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As a global company, VMware has many office locations throughout the world. I myself, being based in Beijing, get to hear from many customers who would love to deploy VMware Virtual SAN at a Remote Office and Branch Office (ROBO) site. However, they have concerns and questions with regards to performance and reliability. Well, question no more. This blog is going to knock your socks off.

For a cost-effective ROBO deployment, VMware customers want all of the benefits of manageability, performance, and availability in a Virtual SAN Cluster without the minimum requirement of three nodes. Virtual SAN 6.1 introduced Virtual SAN for ROBO, solution specifically designed to satisfy the demands of smaller ROBO environments

The Virtual SAN ROBO solution delivers the same enterprise-class performance and availability as the enterprise edition. To test the architecture, we designed a ROBO deployment based on feedback from customers, using a 2-node Hybrid VMware Virtual SAN Cluster running a combination of VDI, Windows File Share, and a small SQL Server database server.

As shown in the figure, the ROBO architecture is composed of two parts: the central Data Center containing the management cluster and a ROBO office.  The central Data Center is where central IT management occurs and the remote 2-node Virtual SAN Cluster carries the real workloads.

ROBO_Arch

 

Server Configuration

Each ESXi server in ROBO 2-node Virtual SAN Cluster has the following configuration.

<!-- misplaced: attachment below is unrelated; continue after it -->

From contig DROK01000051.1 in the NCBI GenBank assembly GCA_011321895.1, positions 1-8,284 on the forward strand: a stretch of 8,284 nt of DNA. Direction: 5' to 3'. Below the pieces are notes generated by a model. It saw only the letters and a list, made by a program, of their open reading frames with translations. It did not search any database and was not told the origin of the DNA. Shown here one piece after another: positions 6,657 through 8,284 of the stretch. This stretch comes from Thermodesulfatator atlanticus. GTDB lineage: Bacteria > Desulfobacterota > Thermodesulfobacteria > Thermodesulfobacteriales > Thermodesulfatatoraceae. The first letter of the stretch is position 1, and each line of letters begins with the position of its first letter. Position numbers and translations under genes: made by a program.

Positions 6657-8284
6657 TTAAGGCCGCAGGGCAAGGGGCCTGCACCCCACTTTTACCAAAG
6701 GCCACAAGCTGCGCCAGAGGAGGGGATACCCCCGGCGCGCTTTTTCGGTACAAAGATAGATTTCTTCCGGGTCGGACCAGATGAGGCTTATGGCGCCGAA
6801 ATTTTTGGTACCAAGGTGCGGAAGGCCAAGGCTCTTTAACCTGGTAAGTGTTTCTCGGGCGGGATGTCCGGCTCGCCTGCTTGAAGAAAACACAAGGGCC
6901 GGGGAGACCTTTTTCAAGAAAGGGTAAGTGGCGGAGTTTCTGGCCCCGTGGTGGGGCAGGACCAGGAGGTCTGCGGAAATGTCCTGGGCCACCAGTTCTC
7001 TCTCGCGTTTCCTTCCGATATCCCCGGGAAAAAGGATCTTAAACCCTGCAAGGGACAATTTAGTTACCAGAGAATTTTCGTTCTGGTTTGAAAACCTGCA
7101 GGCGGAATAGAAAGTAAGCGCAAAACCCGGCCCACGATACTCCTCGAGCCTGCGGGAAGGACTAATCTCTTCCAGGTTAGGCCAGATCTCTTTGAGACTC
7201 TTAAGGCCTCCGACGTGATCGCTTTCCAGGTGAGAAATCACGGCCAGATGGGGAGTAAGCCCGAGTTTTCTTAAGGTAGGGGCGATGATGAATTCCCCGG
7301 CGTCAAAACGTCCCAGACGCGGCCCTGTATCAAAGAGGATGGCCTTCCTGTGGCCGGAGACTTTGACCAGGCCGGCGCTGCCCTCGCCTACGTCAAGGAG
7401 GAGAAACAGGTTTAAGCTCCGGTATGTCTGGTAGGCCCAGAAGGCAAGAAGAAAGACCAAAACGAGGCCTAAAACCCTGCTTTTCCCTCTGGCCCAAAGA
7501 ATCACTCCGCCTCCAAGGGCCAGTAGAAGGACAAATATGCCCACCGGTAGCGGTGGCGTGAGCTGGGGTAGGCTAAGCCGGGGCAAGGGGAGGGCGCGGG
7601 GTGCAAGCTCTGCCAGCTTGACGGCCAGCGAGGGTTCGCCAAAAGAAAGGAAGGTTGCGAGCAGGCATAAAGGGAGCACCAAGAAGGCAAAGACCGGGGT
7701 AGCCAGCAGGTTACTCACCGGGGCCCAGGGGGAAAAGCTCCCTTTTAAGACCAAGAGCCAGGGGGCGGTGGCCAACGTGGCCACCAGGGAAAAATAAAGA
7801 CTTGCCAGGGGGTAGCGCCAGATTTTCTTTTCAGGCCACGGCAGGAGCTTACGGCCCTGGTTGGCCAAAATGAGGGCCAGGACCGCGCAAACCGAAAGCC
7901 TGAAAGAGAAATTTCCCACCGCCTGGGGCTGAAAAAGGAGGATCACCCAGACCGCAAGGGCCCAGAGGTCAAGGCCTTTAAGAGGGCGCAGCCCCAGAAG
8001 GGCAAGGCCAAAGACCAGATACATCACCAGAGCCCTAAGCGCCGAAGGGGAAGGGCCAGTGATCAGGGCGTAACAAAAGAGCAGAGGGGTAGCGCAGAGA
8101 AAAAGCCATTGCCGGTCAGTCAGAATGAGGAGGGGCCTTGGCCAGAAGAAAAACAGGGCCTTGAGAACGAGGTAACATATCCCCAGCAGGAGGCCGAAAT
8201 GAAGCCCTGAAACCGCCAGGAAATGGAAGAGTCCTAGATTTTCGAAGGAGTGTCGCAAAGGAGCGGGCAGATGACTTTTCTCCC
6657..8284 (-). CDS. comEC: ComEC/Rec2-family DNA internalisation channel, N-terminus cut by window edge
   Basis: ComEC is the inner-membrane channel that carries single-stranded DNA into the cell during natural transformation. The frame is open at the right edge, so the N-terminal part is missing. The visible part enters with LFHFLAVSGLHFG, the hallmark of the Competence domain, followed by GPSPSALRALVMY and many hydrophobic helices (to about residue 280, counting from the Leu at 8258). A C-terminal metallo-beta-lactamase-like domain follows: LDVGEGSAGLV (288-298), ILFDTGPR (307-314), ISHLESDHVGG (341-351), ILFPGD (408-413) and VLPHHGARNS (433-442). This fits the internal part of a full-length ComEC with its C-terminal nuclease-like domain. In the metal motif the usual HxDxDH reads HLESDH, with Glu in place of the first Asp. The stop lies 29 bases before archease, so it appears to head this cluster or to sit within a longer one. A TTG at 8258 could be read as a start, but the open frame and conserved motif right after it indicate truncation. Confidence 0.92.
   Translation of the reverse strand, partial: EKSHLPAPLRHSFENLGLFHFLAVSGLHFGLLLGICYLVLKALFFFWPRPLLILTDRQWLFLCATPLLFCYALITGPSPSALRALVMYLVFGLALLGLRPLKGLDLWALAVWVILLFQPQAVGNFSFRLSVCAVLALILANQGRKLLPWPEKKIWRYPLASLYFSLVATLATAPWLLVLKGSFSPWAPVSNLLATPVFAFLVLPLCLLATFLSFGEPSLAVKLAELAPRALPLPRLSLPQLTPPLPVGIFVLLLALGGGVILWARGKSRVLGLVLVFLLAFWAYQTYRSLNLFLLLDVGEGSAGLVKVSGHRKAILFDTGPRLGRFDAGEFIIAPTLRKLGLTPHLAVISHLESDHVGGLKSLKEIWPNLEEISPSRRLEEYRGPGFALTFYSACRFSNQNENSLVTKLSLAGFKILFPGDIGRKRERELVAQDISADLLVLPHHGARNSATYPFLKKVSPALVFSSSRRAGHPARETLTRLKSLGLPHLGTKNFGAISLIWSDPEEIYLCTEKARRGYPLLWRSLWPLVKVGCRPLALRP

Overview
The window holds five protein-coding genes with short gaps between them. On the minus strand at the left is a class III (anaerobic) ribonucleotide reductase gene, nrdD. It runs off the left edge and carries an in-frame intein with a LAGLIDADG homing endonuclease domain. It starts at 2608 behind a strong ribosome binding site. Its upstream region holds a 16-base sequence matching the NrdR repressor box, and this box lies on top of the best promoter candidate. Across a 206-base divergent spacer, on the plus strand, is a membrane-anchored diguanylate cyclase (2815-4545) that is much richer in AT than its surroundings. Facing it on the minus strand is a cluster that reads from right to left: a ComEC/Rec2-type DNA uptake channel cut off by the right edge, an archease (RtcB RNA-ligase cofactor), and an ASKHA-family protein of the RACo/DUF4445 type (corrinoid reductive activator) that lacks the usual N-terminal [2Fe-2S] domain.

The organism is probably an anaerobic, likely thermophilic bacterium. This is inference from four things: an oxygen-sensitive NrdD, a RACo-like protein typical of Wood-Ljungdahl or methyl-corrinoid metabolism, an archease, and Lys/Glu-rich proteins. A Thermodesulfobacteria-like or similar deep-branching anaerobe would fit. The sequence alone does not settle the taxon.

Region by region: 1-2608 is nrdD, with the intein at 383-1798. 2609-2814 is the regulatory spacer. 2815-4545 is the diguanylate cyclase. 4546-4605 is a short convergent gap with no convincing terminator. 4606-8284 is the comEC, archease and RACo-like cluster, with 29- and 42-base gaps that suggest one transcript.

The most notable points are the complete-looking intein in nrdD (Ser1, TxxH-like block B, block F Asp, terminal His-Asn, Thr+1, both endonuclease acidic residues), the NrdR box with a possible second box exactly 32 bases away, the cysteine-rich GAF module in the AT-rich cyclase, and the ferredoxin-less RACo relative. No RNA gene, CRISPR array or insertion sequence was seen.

ROBO_ServerSpecs

Infrastructure VMs Configuration

Single vCenter Server with following roles:

  • vCenter
  • vCenter single sign-on (SSO)
  • vCenter Inventory Service

Windows Active Directory Server

Infrastructure VM Configuration – Hosted on Management Cluster

ROBO_Infra_VM

 

Network Emulation

As shown in the below figure, we use two Ubuntu14.04 virtual machines acting as the software routers. Each Ubuntu VM has 3 vNICs. Bandwidth limit and latency are added to the vNIC connecting to VLAN5 by using the Linux ‘tc’ command (see this blog for details of how to set up bandwidth limit and latency) In the test setup, the bandwidth limit is set to 1.5Mbps and latency is set to RTT 500ms to simulate WAN connection between the central Data Center and a ROBO office. Both management and Virtual SAN traffics share the same VLAN5.

 

Minimum Network Connectivity Requirements for Witness Virtual Appliance

  • 1.5 Mbps connectivity
  • 500 milliseconds latency RTT
  • Layer 3 network connectivity without multicast to the nodes in the cluster

 

ROBO_network

Note: the network configuration appears a bit complicated for a ROBO setup, this is because of the WAN emulation we have to do in the lab environment. Real-world ROBO deployment doesn’t necessarily require such complex network configuration.

 

Workloads and Benchmark Tool

During testing, there are three types of workloads running concurrently in the ROBO site:

  • TPC-E-like workload with a small SQL Server database
  • VDI workload with a number of VMware Horizon View virtual desktops
  • File server workload with a Windows 2012 file share server

These are workloads that represent typical IT requirements in ROBO environment. The following virtual machines are configured and tested:

ROBO_VDI_VMs

SQL Server